For me, it is very difficult sometimes to sell that message. We have to do that and be positive about it, but it is a challenge. The general public, quite rightly, looks at it at and says, “You are going to be spending tens of millions of pounds on sustainable transport. Personally, I have an issue in this area of council services that I would probably prefer that money to be invested in”. That is the debate. That is the challenge. We have to be proactive to sell this and the benefits of making those investments.
Q191 Chair: Both of you have talked about trying to balance the difference between those who want to cycle and reduce the number of cars and those who want to stay in their cars. Should they be taking their children to school in a car? Can they walk to school or can they cycle, depending on the safety? I accept all that, but there are a lot of competing things in society and it is a difficult question to ask. How do you balance the two or three sections of society?
Councillor Holmes: I would answer this honestly. At the end of the day, I personally believe that it is a balance and we need to improve transport infrastructure and not necessarily restrict it. For example, the A38 junction improvement programme is led by Highways England but will have a huge positive impact on Derby. It is going to cause mass disruption while it is occurring. We have to be clear about that, but it will have a huge impact. That is a significant transport infrastructure improvement for our area and our city. That is something that climate change and environmental campaigners will probably say should not be happening.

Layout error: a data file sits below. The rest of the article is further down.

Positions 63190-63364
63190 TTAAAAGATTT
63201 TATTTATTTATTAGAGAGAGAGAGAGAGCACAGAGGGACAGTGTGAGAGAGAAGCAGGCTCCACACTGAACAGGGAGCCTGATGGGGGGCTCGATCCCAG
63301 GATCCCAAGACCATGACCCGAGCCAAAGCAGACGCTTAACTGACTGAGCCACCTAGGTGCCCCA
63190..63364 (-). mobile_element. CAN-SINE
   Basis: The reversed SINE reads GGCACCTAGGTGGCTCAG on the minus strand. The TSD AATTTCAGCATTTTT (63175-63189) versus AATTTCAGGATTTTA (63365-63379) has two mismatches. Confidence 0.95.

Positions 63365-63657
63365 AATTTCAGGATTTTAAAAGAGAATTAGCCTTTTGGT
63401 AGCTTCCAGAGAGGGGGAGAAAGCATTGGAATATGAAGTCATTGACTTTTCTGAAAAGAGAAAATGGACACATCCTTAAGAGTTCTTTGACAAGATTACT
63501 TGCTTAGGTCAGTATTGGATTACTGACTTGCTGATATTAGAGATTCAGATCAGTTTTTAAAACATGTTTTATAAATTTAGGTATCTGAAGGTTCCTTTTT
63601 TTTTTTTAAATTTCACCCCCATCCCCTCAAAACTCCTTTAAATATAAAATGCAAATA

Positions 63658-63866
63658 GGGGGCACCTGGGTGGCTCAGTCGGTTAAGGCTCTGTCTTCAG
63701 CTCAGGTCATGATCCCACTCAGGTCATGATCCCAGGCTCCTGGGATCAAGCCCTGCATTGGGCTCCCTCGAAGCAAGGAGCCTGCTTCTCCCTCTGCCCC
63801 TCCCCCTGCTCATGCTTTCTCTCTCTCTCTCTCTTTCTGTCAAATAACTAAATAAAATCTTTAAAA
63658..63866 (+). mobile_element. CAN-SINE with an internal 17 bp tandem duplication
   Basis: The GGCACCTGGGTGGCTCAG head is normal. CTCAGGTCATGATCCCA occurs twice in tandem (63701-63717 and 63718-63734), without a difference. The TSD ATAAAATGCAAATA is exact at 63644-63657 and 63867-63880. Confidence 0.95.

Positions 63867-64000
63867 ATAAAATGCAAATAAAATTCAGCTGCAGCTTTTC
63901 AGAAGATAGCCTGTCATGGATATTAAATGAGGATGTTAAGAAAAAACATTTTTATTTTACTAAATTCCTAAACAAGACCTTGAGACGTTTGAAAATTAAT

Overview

I believe that the future of transport is a mixture. Zero‑emission, clean technologies will have a place. Mass transit and personal transport will have a place, but balanced with more sustainable transport. It is about the infrastructure. The priority, for me, is not just building really high‑quality infrastructure for local cities and towns, with links between them, but moving very rapidly towards zero‑emission and clean technology. That is, for me, the key.
Marvin Rees: Our emphasis in the city has been on trying to provide people with a viable alternative, not just going after people so that they feel put upon. We know we need to take some action that is going to put people out on occasion. We have done that with the bus gate on Bristol Bridge, the closure of Baldwin Street and so forth. We had some response to that, but we could be very clear about why we were doing that, what we were pointing at and what was going to be on offer.
To go back to the point I made earlier about the predictability of finance in city planning, we have written a plan. We have something called the Bristol one city plan. We have written it with the city. It points to Bristol in 2050. What do we want to be in 2050 and what do we need to do every year in sequence to get there? Our air quality is a part of that plan. If we can offer the city more certainty that we will be delivering these things, which means having that bankable partnership with Government in agreeing this plan and pushing towards it, it allows us to make the case for the short‑term disruptions in their lives that they will go through to realise this better city.